Market Potential & Competitive Strategies

Strategies for the mobile industry to maximize the rural India opportunity

Low ARPUs and higher costs of providing services to rural users warrant innovative thinking and a different approach

According to a new report from Ovum, the global analyst and consulting company, rural India presents significant growth opportunities for the mobile industry. However, due to low ARPU and the higher cost of providing services in rural India, operators face the challenging task of serving these areas profitably.

”Due to huge population base, low teledensity and strong socio-economic developments, rural India is becoming an important growth frontier for the mobile industry”, said Amit Gupta, Principal Analyst, based in India. However, half of the rural population is too poor to afford even the cheapest handset, and among those who can afford one, a mobile phone is likely to be a family device as opposed to an individual one. “Despite a huge rural population and low teledensity, the addressable market in the short to medium term is less than 200 million unique subscribers out of a total population of more than 800 million.”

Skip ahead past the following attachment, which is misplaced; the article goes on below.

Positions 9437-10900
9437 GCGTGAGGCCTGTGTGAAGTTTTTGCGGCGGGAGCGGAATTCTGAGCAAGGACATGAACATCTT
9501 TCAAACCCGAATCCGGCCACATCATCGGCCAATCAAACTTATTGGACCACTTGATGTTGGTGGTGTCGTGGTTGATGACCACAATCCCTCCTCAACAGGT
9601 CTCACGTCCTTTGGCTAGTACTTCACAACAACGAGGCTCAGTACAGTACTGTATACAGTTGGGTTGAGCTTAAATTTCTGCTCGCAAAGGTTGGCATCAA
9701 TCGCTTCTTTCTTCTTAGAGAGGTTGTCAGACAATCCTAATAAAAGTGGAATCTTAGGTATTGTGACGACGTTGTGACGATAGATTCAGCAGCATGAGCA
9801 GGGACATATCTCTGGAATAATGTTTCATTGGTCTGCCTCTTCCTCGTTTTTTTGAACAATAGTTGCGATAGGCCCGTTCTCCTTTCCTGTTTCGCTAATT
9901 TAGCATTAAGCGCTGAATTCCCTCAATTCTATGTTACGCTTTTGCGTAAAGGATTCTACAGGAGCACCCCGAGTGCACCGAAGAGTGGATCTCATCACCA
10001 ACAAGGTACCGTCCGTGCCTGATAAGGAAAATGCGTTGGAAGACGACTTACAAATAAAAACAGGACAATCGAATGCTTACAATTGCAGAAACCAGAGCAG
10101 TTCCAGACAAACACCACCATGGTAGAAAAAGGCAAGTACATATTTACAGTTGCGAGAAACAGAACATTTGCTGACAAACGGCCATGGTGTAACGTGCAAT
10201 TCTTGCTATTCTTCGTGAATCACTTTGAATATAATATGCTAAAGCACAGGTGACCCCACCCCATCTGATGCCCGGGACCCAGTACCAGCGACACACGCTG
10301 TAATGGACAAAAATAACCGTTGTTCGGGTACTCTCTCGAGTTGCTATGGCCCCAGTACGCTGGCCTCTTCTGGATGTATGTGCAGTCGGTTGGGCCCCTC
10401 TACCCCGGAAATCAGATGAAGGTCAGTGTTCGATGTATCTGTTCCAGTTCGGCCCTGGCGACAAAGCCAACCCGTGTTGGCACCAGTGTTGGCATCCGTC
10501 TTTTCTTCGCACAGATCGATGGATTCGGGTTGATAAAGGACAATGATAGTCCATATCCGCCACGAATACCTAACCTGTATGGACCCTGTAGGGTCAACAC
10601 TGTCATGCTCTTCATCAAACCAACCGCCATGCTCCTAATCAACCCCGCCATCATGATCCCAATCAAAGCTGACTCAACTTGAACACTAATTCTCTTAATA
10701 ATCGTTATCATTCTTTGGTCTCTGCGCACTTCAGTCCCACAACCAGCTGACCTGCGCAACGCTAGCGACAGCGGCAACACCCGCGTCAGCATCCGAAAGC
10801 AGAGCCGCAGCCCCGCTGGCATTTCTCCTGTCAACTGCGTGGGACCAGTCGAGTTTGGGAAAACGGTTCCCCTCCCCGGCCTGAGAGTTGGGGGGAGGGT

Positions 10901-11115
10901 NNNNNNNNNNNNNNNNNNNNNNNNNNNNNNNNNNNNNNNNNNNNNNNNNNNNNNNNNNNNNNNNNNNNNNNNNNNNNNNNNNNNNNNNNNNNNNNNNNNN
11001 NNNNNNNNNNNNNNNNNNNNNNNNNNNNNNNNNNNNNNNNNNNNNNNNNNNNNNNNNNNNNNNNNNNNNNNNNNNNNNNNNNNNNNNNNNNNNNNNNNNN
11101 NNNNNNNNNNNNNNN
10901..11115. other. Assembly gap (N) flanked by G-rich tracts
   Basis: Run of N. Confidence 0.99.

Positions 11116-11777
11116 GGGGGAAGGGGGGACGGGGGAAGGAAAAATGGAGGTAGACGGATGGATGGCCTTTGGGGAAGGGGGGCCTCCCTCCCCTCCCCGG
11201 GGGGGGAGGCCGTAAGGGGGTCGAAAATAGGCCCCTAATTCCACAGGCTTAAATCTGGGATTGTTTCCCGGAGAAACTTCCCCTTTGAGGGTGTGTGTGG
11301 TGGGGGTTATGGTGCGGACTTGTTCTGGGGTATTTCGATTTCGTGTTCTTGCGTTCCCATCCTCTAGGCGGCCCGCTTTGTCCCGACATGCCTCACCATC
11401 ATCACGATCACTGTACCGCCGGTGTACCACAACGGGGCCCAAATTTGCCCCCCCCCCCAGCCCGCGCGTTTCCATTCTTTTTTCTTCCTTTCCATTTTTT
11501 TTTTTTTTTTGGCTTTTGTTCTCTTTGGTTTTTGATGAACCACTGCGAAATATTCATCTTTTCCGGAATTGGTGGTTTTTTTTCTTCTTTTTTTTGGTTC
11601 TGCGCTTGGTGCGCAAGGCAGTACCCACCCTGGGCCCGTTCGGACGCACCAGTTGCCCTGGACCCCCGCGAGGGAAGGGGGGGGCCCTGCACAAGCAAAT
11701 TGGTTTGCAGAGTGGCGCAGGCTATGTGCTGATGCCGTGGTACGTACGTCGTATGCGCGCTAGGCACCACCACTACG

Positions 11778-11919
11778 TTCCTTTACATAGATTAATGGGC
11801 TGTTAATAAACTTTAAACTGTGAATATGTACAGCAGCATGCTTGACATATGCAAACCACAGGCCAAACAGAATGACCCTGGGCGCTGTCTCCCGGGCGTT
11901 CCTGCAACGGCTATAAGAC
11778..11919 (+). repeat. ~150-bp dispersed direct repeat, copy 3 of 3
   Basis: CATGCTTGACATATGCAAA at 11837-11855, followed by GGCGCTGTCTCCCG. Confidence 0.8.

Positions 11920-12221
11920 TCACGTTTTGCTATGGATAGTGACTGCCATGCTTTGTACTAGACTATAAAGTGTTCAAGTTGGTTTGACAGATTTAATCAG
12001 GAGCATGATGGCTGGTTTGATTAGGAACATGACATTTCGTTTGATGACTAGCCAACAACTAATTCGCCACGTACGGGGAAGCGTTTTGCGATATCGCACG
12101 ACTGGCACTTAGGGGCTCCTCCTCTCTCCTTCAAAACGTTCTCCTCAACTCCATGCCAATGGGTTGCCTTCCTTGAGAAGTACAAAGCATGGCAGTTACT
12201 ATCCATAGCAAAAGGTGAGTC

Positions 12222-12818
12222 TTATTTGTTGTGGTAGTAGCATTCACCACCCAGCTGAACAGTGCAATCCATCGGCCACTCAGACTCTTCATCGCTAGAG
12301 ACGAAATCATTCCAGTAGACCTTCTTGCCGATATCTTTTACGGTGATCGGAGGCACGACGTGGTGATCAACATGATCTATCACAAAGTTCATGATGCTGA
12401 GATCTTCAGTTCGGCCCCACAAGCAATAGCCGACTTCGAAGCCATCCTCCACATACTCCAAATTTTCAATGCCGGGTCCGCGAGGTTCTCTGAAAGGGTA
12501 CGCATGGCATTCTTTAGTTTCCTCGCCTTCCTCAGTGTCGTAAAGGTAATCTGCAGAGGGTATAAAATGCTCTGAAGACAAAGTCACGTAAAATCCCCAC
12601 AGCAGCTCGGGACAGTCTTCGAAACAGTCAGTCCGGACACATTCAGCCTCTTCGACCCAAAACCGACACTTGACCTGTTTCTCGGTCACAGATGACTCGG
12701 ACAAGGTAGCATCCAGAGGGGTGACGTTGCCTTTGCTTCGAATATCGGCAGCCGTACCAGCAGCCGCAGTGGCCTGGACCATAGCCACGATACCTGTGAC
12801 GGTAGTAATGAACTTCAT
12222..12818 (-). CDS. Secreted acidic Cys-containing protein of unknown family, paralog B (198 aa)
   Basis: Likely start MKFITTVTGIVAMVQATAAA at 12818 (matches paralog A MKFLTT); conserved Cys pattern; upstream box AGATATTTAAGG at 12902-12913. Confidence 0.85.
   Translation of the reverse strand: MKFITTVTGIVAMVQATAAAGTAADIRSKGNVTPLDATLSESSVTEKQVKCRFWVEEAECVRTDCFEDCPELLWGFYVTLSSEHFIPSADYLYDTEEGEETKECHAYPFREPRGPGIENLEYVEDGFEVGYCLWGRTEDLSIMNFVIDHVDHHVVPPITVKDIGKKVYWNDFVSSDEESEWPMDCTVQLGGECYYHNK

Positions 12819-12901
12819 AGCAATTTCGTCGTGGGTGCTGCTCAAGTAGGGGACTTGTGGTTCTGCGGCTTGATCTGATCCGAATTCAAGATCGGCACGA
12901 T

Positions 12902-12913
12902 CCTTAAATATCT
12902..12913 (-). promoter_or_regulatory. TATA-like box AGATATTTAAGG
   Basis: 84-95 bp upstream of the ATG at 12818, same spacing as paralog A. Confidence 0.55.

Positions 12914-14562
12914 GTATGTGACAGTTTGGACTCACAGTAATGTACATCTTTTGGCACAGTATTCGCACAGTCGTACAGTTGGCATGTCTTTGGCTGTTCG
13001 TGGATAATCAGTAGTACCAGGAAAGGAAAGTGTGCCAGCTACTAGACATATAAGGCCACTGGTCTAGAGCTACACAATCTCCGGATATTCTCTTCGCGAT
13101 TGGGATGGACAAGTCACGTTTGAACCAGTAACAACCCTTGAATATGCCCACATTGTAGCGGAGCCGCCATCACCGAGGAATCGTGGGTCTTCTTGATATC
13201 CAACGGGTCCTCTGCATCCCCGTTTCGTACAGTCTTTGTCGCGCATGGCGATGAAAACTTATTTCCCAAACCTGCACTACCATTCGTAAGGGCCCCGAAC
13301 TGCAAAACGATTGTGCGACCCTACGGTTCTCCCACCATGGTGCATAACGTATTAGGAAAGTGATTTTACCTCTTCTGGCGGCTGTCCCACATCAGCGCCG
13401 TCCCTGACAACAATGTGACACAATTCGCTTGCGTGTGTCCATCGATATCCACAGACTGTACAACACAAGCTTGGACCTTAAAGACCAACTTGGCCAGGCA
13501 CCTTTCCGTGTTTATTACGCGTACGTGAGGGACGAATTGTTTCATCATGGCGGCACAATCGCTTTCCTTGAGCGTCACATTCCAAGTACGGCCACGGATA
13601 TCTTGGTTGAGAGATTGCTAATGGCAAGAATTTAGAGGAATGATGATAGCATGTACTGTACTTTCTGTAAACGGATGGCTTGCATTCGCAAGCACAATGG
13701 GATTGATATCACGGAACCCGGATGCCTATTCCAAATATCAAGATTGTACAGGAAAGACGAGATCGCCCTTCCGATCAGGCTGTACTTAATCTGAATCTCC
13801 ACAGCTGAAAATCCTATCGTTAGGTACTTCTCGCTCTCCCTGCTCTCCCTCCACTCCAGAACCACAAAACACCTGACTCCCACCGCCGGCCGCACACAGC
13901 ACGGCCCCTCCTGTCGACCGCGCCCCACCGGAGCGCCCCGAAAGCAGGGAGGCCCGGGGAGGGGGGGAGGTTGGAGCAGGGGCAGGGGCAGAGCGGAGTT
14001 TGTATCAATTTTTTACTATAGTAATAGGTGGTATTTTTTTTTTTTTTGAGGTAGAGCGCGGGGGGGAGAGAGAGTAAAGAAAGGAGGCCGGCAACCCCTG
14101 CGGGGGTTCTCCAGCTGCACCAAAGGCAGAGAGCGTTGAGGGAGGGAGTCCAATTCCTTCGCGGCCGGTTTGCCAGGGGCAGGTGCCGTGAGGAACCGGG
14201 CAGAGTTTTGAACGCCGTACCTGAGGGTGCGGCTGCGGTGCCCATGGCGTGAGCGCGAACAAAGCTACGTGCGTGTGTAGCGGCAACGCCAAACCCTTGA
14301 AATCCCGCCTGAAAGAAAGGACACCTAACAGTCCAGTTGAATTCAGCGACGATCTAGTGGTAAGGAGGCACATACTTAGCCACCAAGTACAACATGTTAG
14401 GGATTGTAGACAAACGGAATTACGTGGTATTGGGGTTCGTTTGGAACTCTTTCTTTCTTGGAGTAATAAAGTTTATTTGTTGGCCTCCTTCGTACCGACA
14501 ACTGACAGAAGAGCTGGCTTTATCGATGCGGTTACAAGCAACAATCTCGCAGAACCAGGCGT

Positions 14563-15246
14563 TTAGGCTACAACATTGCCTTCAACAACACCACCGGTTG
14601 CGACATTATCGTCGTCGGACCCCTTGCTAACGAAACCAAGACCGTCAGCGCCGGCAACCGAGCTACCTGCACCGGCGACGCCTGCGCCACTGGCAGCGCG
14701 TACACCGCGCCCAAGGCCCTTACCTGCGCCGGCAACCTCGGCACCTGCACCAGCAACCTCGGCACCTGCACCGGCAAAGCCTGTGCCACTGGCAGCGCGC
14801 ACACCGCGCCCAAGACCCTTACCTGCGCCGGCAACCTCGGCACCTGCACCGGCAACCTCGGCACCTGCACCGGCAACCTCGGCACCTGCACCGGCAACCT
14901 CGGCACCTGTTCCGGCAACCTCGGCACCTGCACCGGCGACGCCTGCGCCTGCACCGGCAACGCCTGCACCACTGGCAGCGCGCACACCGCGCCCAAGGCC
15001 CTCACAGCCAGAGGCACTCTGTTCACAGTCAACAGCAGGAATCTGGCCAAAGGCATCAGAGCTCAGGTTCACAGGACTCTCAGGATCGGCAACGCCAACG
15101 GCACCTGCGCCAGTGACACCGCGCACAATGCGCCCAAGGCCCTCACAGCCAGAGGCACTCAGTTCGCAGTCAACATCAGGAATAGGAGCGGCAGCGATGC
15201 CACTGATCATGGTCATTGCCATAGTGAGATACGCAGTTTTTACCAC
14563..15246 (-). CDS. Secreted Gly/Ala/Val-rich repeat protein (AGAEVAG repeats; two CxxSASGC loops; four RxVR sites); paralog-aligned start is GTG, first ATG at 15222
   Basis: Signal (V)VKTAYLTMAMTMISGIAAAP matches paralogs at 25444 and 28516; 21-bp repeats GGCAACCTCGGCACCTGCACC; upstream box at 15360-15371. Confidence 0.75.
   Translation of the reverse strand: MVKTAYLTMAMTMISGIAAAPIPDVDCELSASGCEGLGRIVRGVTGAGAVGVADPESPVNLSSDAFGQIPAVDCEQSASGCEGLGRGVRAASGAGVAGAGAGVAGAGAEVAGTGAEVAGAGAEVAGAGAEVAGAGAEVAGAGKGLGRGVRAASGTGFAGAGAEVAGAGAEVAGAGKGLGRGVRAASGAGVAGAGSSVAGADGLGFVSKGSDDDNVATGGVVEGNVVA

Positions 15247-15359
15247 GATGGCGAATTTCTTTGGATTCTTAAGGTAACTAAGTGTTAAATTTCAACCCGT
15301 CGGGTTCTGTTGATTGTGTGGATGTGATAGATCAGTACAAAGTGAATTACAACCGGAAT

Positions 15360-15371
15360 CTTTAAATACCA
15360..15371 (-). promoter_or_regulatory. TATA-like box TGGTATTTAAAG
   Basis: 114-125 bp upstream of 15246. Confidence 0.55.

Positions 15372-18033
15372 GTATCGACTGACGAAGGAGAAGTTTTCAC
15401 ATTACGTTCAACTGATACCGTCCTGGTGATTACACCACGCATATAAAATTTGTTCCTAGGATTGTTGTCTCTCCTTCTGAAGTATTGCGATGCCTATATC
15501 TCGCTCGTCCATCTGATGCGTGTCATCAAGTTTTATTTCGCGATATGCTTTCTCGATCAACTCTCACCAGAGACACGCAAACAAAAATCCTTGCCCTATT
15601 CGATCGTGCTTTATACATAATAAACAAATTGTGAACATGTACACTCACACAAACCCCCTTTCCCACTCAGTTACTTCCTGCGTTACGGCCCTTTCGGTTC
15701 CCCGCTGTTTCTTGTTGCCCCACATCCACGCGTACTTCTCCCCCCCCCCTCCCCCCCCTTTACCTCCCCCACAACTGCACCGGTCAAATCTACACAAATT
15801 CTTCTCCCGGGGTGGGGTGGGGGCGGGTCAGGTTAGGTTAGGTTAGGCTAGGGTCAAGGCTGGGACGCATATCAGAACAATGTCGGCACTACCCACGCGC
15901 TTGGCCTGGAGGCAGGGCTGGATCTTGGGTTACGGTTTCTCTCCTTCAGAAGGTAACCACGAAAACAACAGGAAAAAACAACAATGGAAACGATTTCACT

While low spending power of end customers has adverse impact on adoption and ARPU, limited electrification, a lack of backhaul and the poor state of road connectivity make deploying and operating a wireless network in rural areas expensive. Therefore, mobile business case in much of rural India is very challenging.

To overcome these challenges, operators need to shift their primary focus from increasing ARPU and penetration to maximizing total revenue and profit from the servable rural subscribers. It can be achieved by adopting a comprehensive rural strategy comprising service & product innovation and operational excellence; partnering with the government, non-government organizations and non-telecoms players; and employing local entrepreneurs. “These levers are mutually reinforcing and can help industry players to meet the dual objectives of increasing revenues and reducing costs”.